Ruben Tejada's error and inconsistent relief pitching combined to bury the Mets late, as the Marlins scored five runs in the 7th inning en route to a 7-5 victory, their first of the season.
The Bad Stuff:
- You knew things were going to go south when the bullpen became a factor, but Ruben Tejada's third error in four games on a Donovan Solano groundball sealed New York's fate. Greg Burke and Scott Rice were helpless to stop the suddenly-potent Miami offense, letting in five runs (two earned) in the top of the 7th inning and turning a 1-0 nail-biter into a 6-0 laugher.
- LaTroy Hawkins picked out an insurance policy for the Marlins in the form of one more run in the 9th inning, this one coming on a two-out single by Justin Ruggiano.
- The formerly lively Mets offense once again came up cold on this frigid April evening in New York, hitting 2-11 with RISP and stranding a dozen men.
- Ike Davis went 0-4 with a walk, run, and strikeout, dropping his average in the first four games to a 2012-esque .063.
- Jeremy Hefner proved his worth on the mound, allowing just one run (a 2nd inning solo homer to Greg Dobbs that barely cleared the Mo-Zone) on five hits in six innings, walking two and striking out three on 102 pitches. While it was just against the Marlins, it's an encouraging sign from a man the New Yorkers will unexpectedly have to depend heavily on to get through the season.
- Daniel Murphy did his best to get the Mets back into the swing of things with a three-run opposite field shot in the 7th inning.
- Other offensive highlights included Jordany Valdespin, who went 2-3 with a walk and a run, and Kirk Nieuwenhuis, who pinch-hit in the 9th and delivered an RBI double.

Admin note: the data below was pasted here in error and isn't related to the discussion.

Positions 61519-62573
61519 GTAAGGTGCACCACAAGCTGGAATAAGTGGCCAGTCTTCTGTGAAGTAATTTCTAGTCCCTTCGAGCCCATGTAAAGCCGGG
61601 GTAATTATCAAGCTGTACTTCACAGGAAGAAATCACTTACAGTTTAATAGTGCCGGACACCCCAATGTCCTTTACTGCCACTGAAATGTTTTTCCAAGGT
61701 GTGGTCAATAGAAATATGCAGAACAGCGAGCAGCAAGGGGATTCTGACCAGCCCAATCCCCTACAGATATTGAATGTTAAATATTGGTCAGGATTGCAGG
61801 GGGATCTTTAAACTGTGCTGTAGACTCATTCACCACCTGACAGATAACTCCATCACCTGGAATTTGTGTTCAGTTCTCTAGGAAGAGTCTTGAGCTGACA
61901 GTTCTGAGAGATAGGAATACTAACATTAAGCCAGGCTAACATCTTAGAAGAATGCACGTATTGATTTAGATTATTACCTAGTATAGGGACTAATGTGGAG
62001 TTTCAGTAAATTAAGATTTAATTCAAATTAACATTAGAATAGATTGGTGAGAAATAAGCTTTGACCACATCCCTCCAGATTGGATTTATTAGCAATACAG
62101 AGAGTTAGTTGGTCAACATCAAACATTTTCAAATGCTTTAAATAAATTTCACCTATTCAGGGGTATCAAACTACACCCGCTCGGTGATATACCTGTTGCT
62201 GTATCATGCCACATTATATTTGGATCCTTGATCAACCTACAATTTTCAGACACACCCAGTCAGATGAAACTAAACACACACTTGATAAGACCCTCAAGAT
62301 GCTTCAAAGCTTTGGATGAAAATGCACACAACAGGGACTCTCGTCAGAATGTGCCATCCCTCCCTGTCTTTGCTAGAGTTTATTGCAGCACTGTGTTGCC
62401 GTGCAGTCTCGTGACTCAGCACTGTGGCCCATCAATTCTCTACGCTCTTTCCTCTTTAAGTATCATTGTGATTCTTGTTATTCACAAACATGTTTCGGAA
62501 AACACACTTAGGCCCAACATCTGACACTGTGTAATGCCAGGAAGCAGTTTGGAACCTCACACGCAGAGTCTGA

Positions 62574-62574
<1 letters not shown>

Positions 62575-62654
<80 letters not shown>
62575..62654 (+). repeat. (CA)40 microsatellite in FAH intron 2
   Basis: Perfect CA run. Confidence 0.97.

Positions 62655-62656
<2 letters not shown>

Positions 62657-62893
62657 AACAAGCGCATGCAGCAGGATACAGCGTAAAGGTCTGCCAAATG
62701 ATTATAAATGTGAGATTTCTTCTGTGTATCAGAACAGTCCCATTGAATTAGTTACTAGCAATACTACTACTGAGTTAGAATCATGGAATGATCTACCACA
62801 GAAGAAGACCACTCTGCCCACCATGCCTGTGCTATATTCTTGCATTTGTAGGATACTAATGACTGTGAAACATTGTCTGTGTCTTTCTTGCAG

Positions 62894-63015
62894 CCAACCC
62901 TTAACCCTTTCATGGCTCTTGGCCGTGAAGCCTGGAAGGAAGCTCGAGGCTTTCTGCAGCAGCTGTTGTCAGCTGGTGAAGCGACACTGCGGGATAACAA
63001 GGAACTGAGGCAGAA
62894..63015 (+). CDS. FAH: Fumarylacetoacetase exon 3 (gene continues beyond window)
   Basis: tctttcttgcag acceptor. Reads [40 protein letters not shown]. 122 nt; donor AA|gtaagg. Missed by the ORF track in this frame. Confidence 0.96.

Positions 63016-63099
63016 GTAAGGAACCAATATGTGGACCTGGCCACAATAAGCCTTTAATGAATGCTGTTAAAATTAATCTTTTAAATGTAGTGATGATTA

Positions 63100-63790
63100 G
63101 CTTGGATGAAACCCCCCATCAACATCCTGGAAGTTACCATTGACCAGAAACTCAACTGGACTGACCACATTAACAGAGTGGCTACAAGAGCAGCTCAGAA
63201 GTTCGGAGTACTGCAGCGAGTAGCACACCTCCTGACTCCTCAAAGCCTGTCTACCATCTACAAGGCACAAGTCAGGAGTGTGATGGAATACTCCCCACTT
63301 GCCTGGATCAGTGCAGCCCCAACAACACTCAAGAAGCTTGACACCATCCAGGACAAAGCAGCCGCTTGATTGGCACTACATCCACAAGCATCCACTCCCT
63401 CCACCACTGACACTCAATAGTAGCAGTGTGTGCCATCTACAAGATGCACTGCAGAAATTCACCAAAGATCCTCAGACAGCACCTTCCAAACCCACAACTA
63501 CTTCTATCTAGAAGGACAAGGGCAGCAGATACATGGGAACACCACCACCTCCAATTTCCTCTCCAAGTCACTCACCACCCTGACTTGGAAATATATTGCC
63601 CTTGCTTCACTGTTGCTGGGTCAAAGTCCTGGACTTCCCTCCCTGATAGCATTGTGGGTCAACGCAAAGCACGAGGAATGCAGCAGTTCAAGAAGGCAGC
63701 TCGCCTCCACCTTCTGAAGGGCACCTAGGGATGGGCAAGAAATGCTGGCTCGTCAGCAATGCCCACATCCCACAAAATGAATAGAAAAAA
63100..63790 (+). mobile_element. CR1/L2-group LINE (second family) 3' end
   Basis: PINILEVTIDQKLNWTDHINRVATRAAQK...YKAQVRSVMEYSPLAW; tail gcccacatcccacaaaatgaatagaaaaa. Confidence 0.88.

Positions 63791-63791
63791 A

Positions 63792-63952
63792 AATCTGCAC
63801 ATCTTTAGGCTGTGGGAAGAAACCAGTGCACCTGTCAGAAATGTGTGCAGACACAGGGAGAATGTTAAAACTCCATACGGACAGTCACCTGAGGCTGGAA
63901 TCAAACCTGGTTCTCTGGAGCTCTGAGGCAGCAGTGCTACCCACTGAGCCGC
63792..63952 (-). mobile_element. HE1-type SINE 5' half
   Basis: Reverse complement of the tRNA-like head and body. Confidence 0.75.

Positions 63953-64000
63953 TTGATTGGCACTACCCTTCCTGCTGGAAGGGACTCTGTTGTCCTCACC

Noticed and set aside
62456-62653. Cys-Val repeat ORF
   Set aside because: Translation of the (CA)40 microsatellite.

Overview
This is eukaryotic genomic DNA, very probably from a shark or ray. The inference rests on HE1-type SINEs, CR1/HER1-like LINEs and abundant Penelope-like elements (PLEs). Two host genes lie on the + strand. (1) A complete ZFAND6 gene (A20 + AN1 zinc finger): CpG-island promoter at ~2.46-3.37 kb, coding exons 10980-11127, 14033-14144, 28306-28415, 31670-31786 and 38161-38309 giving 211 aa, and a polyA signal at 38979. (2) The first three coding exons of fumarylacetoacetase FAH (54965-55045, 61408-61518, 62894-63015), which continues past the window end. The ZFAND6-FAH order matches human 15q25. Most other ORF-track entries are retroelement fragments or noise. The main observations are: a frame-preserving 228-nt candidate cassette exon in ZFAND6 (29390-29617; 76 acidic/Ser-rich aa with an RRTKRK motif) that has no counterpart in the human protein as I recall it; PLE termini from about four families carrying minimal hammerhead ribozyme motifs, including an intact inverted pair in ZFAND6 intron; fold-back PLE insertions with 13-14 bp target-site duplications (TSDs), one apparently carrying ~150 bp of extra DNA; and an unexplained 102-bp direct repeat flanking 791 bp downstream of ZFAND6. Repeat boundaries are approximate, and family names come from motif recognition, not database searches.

- Arguably the most positive thing about the Mets tonight was the debut of the team's new alternate uniforms: beautiful deep-blue jerseys with bright orange piping and white pants, complete with the classic solid blue caps with the orange "NY" insignia. These new digs were far superior to the black jerseys of the past decade, and hopefully they stay the team's official third uniforms for years to come.
The whole evening was accompanied by an uncomfortable sense of deja-vu dating back to last season's great offensive drought. The area the Mets showed the most skill in tonight was making the formerly hapless Miami Marlins find their hap, and their first win of the young season. Whereas at least two of the team's major components (staring pitching, bullpen, offense) needed to show up to win the ballgame, only one third of it was there entirely. The result? A disappointing loss to start the opening weekend.
On the bright side, in four starts this season, the Mets' starters have given up four earned runs in 26 innings. Jeremy Hefner was just as good tonight as Dillon Gee was yesterday and was nearly on par with Jonathon Niese on Monday (no one can touch Matt Harvey's shining performance on Wednesday). If he and his three predecessors in the rotation can keep pitching this well, New York will almost surely compete for a .500 record in 2013.